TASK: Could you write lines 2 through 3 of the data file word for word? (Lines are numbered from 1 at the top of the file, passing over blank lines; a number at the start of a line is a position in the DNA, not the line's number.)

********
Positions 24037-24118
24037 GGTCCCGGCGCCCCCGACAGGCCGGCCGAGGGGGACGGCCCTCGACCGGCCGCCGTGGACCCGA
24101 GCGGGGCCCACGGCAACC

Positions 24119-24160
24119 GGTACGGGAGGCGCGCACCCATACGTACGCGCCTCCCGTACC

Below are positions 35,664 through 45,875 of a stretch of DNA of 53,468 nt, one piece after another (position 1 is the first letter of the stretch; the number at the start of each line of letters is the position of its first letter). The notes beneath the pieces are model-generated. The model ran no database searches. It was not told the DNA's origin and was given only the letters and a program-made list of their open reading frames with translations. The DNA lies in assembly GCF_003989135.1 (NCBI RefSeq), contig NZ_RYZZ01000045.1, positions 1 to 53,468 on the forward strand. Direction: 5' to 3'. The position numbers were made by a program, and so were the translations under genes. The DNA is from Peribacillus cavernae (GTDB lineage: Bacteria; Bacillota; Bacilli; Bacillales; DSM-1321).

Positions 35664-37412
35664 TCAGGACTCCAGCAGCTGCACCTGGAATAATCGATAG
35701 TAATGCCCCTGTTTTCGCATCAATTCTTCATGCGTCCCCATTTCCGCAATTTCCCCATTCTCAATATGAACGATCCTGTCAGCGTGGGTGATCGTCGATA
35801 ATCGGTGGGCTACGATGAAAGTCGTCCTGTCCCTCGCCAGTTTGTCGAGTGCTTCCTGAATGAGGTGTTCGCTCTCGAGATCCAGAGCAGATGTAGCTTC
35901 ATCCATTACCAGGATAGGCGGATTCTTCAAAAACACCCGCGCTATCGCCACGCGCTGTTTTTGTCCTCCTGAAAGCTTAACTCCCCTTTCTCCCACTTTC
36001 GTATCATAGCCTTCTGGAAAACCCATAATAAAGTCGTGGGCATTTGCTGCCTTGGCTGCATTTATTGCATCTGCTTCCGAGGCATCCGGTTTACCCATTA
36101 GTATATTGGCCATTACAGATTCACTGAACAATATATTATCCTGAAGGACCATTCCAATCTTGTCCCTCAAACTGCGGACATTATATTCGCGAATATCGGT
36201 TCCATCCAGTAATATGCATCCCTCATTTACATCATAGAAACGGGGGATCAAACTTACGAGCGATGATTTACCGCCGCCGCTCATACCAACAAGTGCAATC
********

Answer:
24037 GGTCCCGGCGCCCCCGACAGGCCGGCCGAGGGGGACGGCCCTCGACCGGCCGCCGTGGACCCGA
24101 GCGGGGCCCACGGCAACC